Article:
It is a question that we have been asked many times, if you are building a green boat why aren’t you using electric prolusion? I hope the above has given some substantial reasoning to why our first choice isn’t electric propulsion! The Rush 39 is designed to be very flexible for propulsion options. We have left enough space midships and on centre line for a considerable battery bank and the transom has been designed so that if a client wanted electric propulsion with either stern drive or jet drive we could easily accommodate this. If the intended use for the boat fits within the performance characteristics of electric or hybrid propulsion then we would be incredibly excited to offer a full electric or hybrid package.

So we were back to a conventional diesel propulsion method looking at ways we could make this more “green” or make gains into fuel consumptions. There are several factors that can be considered in improving an engines fuel efficiency (hull below water design, weight of boat, introducing foil technology, etc.). All of these play a considerably role and you will see through the rest of these articles how we have looked at each individual component to maximise the overall fuel efficiency.

We then came across a company called Integrel Solutions, who, without dumbing down their solution have essentially created a super alternator that retro fits to your conventional marine diesel engine. The software runs the engine at a more fuel efficient rate, with the excess power not needed for propulsion going through a charger and to a battery bank. From their various research projects, this can save an owner 25% in fuel usage. This is an incredibly tidy add on solution to maximising the overall fuel efficiency of your boat and one that we are a particular fan of.

Something else that tied in well this solution was that an owner could sit at anchor without any discomforts of the noise, smell or vibration from a diesel engine required for the house loads with a suitably sized battery bank. The Rush 39 is sized with a 20kW battery bank giving a 10-hour period where the house loads of the vessel can be run purely from electric energy. With a 9kW Integrel generator fitted to each main engine, the batteries can also be fully recharged in a little over an hour.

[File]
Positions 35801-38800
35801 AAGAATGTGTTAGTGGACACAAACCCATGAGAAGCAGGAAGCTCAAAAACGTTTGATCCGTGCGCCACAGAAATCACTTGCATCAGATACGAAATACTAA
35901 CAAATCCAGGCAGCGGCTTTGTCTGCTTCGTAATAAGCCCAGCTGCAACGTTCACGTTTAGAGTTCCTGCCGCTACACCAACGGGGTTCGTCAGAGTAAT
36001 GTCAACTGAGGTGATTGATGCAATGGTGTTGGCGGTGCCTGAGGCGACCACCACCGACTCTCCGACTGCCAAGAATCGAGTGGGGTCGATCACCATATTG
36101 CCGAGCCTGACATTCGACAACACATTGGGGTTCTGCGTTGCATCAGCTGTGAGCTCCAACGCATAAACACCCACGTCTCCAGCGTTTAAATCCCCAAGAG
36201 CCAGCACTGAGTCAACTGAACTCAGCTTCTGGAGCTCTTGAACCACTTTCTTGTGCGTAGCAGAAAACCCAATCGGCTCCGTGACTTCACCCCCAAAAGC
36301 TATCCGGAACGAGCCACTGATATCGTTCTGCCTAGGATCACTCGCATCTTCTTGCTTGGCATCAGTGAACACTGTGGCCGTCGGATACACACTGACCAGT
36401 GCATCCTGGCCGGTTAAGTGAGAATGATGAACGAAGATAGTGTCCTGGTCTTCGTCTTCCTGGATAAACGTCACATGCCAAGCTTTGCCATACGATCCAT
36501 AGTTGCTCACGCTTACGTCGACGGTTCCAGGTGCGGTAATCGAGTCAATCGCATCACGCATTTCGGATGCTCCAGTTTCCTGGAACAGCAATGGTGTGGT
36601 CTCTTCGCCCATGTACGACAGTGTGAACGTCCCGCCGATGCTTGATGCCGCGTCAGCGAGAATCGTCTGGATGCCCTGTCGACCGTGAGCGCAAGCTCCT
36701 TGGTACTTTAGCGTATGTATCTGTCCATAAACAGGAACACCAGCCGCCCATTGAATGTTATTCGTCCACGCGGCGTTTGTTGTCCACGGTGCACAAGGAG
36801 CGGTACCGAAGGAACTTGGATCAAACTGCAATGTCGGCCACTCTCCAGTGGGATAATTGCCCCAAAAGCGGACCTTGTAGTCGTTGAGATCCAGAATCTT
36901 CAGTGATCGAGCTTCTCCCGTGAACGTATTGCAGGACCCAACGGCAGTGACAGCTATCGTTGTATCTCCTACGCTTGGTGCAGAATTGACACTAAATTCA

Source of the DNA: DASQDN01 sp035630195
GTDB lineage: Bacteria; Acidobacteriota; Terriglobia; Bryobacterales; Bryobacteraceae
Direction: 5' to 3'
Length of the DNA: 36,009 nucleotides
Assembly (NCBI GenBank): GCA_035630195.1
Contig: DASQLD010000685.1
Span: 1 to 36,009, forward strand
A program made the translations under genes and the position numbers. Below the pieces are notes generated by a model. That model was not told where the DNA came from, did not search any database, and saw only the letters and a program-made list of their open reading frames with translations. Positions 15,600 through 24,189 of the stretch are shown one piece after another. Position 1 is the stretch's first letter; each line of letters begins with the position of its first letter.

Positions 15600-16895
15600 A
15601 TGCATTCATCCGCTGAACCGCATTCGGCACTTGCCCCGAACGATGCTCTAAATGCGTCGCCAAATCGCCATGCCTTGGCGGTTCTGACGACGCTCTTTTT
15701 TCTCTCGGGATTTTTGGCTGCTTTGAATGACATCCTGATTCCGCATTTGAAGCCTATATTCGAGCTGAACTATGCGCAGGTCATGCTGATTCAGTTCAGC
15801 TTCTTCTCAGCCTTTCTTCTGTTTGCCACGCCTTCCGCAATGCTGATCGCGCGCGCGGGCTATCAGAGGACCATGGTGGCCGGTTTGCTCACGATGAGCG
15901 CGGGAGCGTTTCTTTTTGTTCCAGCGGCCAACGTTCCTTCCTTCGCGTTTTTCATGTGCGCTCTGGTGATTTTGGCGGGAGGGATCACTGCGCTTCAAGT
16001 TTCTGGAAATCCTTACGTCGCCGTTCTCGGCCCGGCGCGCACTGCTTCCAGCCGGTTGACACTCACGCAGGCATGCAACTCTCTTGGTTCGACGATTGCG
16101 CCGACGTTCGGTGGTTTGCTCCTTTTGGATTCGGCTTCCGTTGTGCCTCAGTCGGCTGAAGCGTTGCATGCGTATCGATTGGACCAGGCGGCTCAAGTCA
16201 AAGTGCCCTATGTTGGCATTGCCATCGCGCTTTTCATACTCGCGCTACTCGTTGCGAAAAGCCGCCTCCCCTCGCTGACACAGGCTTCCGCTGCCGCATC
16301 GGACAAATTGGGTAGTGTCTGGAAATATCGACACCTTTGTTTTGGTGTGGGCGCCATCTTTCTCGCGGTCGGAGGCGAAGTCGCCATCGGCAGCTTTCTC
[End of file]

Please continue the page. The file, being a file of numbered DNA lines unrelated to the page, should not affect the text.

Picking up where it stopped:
We are incredibly supportive in moving the marine industry towards a more sustainable future and fundamentally propulsion, in particular electric propulsion is undoubtedly one the most feasible way to make a big step towards sustainability. Companies like Torqueedo and Vita-Power have done fantastic work on creating and then constantly developing their products, all of which are creating viable options for full electric propulsion. There are many instances where electric propulsion is in full use and for its application is just as effective as conventional diesel or petrol but with no environmental impact. In city ferries and smaller sailing yachts are great examples where electric propulsion is working perfectly and over the coming years the range of feasible marine markets for electric propulsion will only continue to grow.

In 2019 the UK government launched a Clean Maritime Plan with an aim to transit to zero emission shipping in UK waters by 2050. One of the key milestones along this path is that all new vessels being ordered for use in UK waters are being designed with zero emission propulsion capability. This is general terms relates to alternative fuels, non-fuel propulsion (electric, solar etc.) and some energy efficient options. The government have pledged millions of pounds to innovation and R&D projects to allow this to happen with some large grants issued in 2020 to support this vision (Artemis Technology is a great example). There are many other areas of focus within the Clean Maritime Plan such as infrastructure and the potential to review regulations which I am sure we all agree with is something that will make a big difference in how quickly this aim is achieved.